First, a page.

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What is the I.C., or the Institutional Church?

About seven years ago, Western Christians coined the term "Institutional Church." This term is probably derived from the words "religious institution," but it is not meant to convey something that is all that complimentary. Instead, "institutional" conveys a rather self-limiting structure, which due to its own underlying assumptions, ends up restricting growth, discovery, and creativity.

For instance, if we were to think of a church or fellowship as though it were a high school with a principal, teachers and other staff, we would expect our students to eventually graduate into spiritual adulthood and lead productive lives. When we say "Institutional Church," however, we are describing a place where our hypothetical student is never really expected to graduate. Furthermore, the staff do not consider this a failure, but rather a perfectly acceptable way to run their school.

When it comes to the spiritual well-being of their fellowships, many modern Christians are taught to accept things just as they are and to look no further. Yet when our hypothetical students are "managed" to the point that they become passive observers and no more, it is often already too late. By that time, our most promising "students" and some of our best "teachers" have become demoralized. Such a thing is happening in too many churches, fellowships, cell-groups and even home churches.

Just what exactly are we saying here? If we do not know which road we are traveling on, it means that we are lost. When so many of our fellowships become increasingly troubled with no open accountability and no good prospects for change, it is time to wonder what happened. Did they already start out that way or did they stumble into it later on without noticing? It is important to answer these questions as best we can.

We have found that the Institutional Church typically promotes Old Covenant-style teachings that encourage people to adhere to practices that were originally parts of the Law. Sometimes this is not so obvious, since many Christians unknowingly live under the Old Covenant with some New Covenant added on. Still, our studies and observations over the course of many years have led us to conclude that these teachings play a important role in the making of an "institutional" church.

We believe that whenever we re-enact the Old Covenant, we end up reproducing Old Covenant results. Therefore, we believe it is wise to avoid the following developments:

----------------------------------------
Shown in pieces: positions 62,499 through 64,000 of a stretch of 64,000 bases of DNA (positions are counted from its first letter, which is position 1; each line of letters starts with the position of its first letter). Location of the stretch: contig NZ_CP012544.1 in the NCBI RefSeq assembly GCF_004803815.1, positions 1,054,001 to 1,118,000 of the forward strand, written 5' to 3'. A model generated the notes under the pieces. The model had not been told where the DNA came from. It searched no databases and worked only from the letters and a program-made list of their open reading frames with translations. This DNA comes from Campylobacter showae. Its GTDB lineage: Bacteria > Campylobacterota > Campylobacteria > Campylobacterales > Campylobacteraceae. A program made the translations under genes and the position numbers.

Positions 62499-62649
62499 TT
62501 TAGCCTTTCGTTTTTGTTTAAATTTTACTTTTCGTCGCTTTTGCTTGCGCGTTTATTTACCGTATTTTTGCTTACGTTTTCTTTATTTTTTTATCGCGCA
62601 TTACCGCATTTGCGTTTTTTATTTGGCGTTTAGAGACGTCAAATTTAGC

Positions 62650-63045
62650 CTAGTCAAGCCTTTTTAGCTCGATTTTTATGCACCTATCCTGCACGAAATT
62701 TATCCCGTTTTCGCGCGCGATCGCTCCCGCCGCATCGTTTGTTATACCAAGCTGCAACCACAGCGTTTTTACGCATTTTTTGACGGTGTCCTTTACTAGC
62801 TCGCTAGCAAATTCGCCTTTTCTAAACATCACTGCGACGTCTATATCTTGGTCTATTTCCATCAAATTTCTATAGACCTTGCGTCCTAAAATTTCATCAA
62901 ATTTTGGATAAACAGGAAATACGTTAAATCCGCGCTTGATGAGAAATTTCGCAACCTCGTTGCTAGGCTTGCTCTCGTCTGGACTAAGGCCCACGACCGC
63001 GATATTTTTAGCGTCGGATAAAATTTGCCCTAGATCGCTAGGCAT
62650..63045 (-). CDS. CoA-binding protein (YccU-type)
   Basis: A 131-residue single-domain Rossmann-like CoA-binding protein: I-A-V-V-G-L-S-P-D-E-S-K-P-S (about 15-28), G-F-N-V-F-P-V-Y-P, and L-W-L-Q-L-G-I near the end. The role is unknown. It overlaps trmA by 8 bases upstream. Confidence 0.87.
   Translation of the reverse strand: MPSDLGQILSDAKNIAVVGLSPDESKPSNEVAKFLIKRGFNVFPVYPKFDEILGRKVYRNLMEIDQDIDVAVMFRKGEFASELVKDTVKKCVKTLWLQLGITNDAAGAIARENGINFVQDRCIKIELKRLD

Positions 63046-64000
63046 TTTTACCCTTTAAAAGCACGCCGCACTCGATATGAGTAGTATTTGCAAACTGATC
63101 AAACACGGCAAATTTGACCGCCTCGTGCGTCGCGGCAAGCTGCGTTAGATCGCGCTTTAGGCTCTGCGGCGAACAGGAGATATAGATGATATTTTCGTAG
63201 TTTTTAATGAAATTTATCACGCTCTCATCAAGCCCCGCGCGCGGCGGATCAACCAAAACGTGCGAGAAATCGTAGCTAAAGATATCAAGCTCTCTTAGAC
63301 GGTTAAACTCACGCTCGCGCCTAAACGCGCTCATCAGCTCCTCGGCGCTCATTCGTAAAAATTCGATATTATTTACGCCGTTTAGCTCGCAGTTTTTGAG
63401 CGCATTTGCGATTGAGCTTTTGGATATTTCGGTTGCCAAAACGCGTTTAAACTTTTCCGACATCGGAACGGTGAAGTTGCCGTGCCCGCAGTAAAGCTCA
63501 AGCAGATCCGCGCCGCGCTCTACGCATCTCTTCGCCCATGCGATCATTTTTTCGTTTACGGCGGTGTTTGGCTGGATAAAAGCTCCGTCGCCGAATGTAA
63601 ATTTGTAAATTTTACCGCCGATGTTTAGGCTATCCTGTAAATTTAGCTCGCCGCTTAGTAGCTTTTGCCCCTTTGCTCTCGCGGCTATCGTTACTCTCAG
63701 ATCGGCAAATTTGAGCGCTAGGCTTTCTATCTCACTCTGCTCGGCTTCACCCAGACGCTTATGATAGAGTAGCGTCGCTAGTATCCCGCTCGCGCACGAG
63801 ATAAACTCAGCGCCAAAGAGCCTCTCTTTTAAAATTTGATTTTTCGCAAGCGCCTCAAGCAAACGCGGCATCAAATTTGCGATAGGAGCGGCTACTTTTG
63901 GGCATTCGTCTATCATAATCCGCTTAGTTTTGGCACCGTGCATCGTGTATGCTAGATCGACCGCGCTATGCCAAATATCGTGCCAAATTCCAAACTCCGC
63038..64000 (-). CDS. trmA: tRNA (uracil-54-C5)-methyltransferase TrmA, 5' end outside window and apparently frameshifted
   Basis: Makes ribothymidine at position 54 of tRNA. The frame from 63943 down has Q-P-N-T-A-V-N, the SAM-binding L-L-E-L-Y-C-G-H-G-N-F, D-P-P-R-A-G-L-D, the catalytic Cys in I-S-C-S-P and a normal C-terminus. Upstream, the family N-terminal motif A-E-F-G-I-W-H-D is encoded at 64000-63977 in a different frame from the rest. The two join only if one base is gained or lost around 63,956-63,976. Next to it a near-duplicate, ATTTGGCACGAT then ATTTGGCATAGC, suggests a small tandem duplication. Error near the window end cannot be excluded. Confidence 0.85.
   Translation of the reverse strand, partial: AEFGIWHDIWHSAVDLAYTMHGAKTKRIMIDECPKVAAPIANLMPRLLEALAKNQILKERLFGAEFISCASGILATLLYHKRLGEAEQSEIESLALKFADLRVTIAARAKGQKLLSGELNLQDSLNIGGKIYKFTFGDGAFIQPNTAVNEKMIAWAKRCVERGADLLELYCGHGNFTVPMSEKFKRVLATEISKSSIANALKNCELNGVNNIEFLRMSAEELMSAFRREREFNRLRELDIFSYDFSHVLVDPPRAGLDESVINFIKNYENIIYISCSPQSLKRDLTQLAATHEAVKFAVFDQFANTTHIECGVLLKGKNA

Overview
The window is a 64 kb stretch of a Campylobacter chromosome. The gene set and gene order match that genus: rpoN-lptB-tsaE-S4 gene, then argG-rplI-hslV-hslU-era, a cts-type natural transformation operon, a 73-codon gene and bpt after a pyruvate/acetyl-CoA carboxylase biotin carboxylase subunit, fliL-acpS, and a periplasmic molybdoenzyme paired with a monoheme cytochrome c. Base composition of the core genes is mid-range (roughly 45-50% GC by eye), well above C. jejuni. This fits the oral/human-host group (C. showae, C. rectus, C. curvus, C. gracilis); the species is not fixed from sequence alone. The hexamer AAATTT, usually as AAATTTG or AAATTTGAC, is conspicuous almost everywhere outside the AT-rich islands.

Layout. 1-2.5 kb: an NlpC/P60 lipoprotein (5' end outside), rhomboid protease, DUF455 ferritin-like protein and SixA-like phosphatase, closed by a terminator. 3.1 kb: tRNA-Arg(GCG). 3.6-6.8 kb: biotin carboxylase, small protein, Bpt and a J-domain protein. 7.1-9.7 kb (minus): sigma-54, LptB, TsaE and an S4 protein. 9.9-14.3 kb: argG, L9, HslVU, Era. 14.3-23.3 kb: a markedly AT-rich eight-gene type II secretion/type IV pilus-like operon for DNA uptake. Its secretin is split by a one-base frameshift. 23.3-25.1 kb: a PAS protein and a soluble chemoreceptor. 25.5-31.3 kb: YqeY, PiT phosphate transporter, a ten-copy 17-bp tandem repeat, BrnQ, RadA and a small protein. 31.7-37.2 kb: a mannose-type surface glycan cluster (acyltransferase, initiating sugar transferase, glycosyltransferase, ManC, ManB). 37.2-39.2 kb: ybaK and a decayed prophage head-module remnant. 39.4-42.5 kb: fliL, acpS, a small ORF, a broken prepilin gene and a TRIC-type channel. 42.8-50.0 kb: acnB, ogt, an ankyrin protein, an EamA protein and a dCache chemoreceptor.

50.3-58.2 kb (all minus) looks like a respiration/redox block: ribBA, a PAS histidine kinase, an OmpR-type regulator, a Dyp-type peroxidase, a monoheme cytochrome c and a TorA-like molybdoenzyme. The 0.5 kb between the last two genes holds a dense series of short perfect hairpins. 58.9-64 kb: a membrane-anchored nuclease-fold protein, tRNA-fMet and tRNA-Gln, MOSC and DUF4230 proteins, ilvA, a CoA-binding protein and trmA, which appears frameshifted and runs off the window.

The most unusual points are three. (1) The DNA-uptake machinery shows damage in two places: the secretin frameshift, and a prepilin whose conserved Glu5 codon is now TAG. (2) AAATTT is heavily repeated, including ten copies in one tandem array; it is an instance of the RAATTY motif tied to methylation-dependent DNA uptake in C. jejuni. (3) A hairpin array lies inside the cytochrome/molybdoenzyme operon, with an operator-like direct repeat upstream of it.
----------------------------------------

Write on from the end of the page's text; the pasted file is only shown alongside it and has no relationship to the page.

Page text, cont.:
Since Christianity was never intended to be a reproduction of the Old Covenant (Gal 4:21-5:1), we believe that these practices take the "Christ" out of Christianity. Perhaps that is why the Institutional Church has been accused of encouraging devotion to man rather than devotion to Christ. Accordingly, many believers or leaders have privately or publicly objected to the following aspects of man- or money-centered religion:

Many Christian believers and leaders today do not wish to enable or participate in wide-spread corruption, yet much to their dismay, they find that religious systems are unwilling to change. In addition to this, many believers have noticed a disintegration of the "family life" in their fellowships. Examples include:

As fellowships begin to resemble religious social clubs rather than loving families of believers, the following qualities or practices generally emerge:

The above lists contain qualities that most would agree are disturbing developments in any fellowship or ministry. Yet at the same time, others might consider a few of the above items to be "business as usual". Even so, a careful, thoughtful, inspection of these items would show that a large number of them are interrelated in some way. Does this mean that "business as usual" is not the right way to go?

A Christianity where money and traditions are more important than God has thrown away its godly qualities (Matt 23:23; John 15:9-12). In fact, non-Christians not only notice the items on our list, but often express deep cynicism about them. They have long observed "Christian" con-men becoming rich off of the gullible, and shallow religious clubs full of status seekers, hypocrites, and insecure gossipers. This has become all too often the norm for them and for many others as well. As a result, they want no part of it.